Editor’s Note: This is a guest contribution by Richard Lowenthal, CEO of electric vehicle ChargePoint manufacturer Coulomb Technologies (ChargePoints pictured above in front of SF City Hall). This post is a followup to last week’s (and ongoing) discussion on EV Charging Infrastructure by Mayors Gavin Newsom and Sam Adams. UPDATE: Listen to Shai Agassi of competitor Better Place on Mayor Newsom’s radio show.
With all of the recent talk about who will become the EV capitol of the US, we would like to point out the obvious: without the necessary charging infrastructure, the cars won’t run.
But what about these charging stations? Won’t any old plug do? The answer is a resounding no. When the EV business becomes big—whether you are in San Francisco or Portland—you are going to need smart features that you can only get with networked charging stations. Those features include:
1. A billing system. This allows stations to be placed curbside, in apartment lots, in condominium lots, in workplace lots and in other places where you park your car for hours. Consider this: When your local ballpark determines it needs 200 spaces capable of charging Tesla Roadsters at full rate, they’re going to need 4 Megawatts of electricity. That will cost the ballpark $400 an hour. They’re not going to give it away.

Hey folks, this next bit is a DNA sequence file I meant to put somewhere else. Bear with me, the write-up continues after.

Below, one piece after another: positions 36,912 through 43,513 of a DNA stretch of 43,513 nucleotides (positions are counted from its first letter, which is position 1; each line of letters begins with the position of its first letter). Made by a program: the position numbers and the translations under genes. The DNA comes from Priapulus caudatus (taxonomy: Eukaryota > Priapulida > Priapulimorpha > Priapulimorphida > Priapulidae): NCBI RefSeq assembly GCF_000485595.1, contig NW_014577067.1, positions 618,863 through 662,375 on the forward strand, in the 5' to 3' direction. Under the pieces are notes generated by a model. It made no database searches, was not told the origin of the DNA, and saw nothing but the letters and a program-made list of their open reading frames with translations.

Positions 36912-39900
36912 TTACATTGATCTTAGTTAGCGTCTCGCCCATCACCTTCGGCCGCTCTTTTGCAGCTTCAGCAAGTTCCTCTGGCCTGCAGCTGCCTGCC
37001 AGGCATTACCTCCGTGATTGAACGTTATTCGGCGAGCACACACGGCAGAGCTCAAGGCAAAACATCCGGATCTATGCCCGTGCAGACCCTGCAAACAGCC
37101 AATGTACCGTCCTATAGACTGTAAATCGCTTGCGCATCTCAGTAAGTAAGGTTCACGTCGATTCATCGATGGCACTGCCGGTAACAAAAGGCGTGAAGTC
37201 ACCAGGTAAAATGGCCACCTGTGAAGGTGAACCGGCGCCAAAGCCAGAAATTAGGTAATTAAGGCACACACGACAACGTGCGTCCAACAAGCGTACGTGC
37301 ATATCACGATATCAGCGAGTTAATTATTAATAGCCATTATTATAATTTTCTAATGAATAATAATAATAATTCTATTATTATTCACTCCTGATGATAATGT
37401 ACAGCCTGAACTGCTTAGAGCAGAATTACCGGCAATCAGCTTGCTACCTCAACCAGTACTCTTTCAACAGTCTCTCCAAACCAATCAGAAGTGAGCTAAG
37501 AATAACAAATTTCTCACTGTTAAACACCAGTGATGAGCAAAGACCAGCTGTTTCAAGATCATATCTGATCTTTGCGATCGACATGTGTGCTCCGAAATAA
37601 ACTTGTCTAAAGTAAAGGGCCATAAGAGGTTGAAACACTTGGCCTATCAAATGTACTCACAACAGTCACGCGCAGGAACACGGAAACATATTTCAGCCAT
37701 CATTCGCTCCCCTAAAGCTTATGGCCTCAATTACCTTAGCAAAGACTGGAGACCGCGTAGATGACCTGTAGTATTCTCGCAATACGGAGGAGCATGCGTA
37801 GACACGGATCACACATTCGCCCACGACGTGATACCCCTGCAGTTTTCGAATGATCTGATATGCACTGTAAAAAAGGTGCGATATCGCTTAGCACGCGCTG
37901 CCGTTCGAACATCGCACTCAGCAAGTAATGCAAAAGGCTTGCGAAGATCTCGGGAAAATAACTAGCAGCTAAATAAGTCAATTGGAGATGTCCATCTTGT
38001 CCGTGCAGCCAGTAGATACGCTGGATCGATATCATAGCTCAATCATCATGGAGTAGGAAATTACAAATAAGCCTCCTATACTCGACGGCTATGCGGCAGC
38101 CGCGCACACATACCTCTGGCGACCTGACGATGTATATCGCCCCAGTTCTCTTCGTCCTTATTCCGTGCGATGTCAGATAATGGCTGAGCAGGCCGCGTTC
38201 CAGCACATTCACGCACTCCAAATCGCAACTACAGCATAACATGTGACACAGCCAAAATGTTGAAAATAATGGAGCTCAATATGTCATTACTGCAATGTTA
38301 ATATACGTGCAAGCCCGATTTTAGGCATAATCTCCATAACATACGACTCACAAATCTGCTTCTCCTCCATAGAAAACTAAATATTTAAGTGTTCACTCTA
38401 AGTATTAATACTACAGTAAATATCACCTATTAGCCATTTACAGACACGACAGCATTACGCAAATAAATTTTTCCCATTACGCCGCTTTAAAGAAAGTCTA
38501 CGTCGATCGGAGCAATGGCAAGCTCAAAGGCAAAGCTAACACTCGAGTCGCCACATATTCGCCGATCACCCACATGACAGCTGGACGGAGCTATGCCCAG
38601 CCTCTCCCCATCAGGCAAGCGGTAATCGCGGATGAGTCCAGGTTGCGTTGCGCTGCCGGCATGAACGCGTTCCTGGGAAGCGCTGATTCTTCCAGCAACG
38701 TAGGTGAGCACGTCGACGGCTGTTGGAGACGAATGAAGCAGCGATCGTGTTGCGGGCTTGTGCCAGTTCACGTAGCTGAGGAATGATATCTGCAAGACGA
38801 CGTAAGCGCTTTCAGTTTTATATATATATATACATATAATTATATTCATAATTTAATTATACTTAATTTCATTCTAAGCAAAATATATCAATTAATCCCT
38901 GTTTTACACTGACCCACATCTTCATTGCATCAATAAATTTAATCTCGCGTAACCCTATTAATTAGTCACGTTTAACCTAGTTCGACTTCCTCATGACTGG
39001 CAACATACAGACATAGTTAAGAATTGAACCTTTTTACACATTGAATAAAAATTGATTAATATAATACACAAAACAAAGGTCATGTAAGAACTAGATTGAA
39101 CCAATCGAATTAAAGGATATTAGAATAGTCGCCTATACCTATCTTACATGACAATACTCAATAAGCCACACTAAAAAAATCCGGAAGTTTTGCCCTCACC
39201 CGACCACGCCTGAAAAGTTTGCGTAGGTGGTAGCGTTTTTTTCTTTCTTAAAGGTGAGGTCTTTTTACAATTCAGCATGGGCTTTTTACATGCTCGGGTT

2. Smart Grid integration. Our electric grid needs to move forward. Forward means the integration of networking into the grid. That allows the utility to charge vehicles when it has an abundance of energy, and especially clean energy. It also allows you to know how much energy you’re using for your car and when, and how much it costs you.
3. High availability. This means that the network, and therefore the utility, station owners, and drivers can find stations that are working and available before they drive there for a charge. And when a station is broken it will be fixed by the network, or service will be dispatched as soon as the problem occurs.
4. User friendly features. These include the ability to find any station worldwide and find out if which ones are available for a charge. Also, notification when your car is fully charged, when it’s overdue for a charge, and when someone unplugs your car and stops it from charging. You will also appreciate reporting features, like knowing how much greenhouse gas you’re saving.
5. Time-of-use rate charging. This allows you to charge your car automatically when it is most economical.
The bottom line for the successful deployment of EV will require smart charging stations, and in order to provide a financial base and a robust feature set, those stations must be based on a networked infrastructure.
Coulomb Technologies was founded in 2007 with the express mission to ensure that anyone who is considering the choice to buy an electric vehicle will have adequate access to fuel for the cars. Visit www.coulombtech.com to learn more about Coulomb’s infrastructure plans and where you can find a local charging station. Keep up with the latest news: Coulomb Technologies on Twitter.